Hay River’s town council made a motion last week to sell the lot on which the Hay River Community Youth Centre currently resides, opening up a debate about the future of the institution in the process.
“I know there’s been some tension between the board and council, but most of us would like to see that resolved,” Wes Dyck, as a representative of the centre’s board of directors, told council at a meeting last Tuesday.
He admitted the group has “not had a banner year,” and asked for a letter of support from the municipality in order to access about $15,000 worth of funding from the Department of Municipal and Community Services. After some deliberation, council did decide to draft the letter, so long as it was promised the funds would go toward programming and not to support the current building.
“The (operations and maintenance) is killing you,” said Coun. Mike Maher, noting that a previous council had sought to help the centre re-locate as it has with the soup kitchen.
The youth centre, which has been entirely volunteer-run for the last year, has been operating for six months without running water, something Dyck said he was only recently made aware of.
“We really appreciate the gals who have been working most of the winter in there without water,” said Dyck, adding that the potential $15,000 from MACA would not fix all the board’s problems, but would go a toward paying an employee, something the centre has lacked since May 2013.
When asked what long-term plans the board has, Dyck said that while he could not speak for the majority of the members, they are in negotiations with the Soaring Eagle Friendship Centre to partner and possibly rent space in order to deliver programming there.
“We would like to co-operate with the town as well,” he said, noting that the proposed changes to the Don Stewart Recreation Centre could open up some possibilities for a new location. “We can do a lot more together than we can apart.”
For his part, Mayor Andrew Cassidy said he supports the youth centre board and followed council’s direction in drafting the letter of support, saying the group has addressed council’s concerns.
He said the municipality was “definitely looking at a partnership,” with the board and noted there is precedent for the town helping a non-profit group re-locate.
“We definitely want a good working relationship,” he said.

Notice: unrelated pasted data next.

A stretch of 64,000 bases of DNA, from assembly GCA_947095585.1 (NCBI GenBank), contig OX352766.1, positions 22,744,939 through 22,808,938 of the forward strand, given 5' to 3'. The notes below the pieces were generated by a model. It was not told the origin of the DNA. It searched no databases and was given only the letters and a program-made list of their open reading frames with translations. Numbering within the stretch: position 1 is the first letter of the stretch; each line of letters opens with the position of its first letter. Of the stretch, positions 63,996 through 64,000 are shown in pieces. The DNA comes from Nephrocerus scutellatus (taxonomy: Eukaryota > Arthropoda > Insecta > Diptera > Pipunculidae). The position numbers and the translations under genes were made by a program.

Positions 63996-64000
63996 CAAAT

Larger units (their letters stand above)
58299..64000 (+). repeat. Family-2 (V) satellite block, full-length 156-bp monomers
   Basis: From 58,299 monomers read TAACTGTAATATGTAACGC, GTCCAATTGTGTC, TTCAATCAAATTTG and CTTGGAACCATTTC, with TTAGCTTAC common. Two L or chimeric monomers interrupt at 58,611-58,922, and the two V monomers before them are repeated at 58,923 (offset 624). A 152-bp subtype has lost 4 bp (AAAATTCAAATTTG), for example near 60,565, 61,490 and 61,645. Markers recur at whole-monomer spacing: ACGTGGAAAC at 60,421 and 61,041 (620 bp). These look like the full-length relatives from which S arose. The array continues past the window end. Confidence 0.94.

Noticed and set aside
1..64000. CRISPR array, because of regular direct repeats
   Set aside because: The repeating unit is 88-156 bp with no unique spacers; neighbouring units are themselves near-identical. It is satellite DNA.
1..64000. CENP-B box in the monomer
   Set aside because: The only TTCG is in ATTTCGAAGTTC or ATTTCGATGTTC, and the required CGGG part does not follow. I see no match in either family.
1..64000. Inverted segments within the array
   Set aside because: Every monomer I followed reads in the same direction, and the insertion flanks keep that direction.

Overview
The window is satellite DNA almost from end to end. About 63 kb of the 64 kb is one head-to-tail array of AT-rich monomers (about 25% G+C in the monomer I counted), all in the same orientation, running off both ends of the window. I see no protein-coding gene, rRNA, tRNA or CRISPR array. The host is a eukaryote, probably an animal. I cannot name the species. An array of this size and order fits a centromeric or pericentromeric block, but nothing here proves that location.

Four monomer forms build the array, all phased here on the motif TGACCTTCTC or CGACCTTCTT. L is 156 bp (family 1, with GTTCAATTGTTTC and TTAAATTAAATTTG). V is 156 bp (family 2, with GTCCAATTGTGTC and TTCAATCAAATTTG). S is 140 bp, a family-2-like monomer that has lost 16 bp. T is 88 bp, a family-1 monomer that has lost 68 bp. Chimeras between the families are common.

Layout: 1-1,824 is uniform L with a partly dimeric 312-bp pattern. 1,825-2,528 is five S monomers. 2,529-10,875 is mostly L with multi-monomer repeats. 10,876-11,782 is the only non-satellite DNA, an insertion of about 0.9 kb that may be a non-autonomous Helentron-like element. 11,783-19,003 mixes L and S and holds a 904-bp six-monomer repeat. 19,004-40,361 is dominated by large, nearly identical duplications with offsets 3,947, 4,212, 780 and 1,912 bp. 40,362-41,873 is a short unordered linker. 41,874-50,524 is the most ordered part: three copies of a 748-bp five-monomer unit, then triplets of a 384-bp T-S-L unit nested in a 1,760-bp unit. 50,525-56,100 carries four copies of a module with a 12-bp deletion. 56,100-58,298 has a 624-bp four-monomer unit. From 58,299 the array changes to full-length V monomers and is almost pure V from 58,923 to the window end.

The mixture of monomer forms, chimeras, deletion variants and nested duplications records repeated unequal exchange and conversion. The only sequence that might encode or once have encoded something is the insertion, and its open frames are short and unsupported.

Cassidy himself used to sit on the youth centre board before departing several years ago as a result of mounting commitments elsewhere.
Broader questions raised
The Hub contacted the youth centre’s last employee, Jocelyn Grant, who was the co-ordinator there for a year ending last May. She said that while the members of the board had good intentions, the follow-through had been lacking.
“The board met, they talked, and a few of them helped the centre along, but a not a whole lot was accomplished,” she said. “They are lovely people, but they are busy people. The board needed to be made up of members of the community with a vision for the centre, youth of the town who wanted a say in their place, not ministers who were squeezing in another meeting on their already bursting schedules.”
Now living in Alberta, Grant cited an inability to fundraise on a regular basis as one of the most pressing issues, adding that it was only when the threat of the lights being turned off came up that anything was done in earnest. During her tenure, the centre was open five and six nights a week and ran both programming and a drop-in service. Grant said, however, that even this was not enough.
“There isn’t enough for boys to do,” she said. “There are of course sports teams, which are excellent and well run … but not every boy wants to join a team. I am sure if you asked them on an average day, they are pretty bored with the normal things like going to the Rooster and going uptown. They want to do cool things.”
Grant said that while organizations like Lights On and Phab did amazing work, they did not reach all the kids out there just needing a safe place to hang out.
“Lots of people like the idea of a place for youth to hang out and hopefully have some great programming, but very, very, few people actually wanted to see it succeed,” she said.
“Unfortunately what I found while I was in Hay River was that the mission statement of HRCYC really appealed to people for all the wrong reasons. They saw it as a place where the ‘bad kids’ went to do whatever it was they think ‘bad kids’ do, but if anyone would have actually dared poke their head in the door, they would have seen a bunch of kids who are playing pool, or watching movies, working on art or chatting on Facebook.
“It is not a scary place. Everyone wants their community to shine, to be proud of where they live, but if everyone expects someone else to make this happens you are left with a dilapidated old building that no one wants to fund or improve.”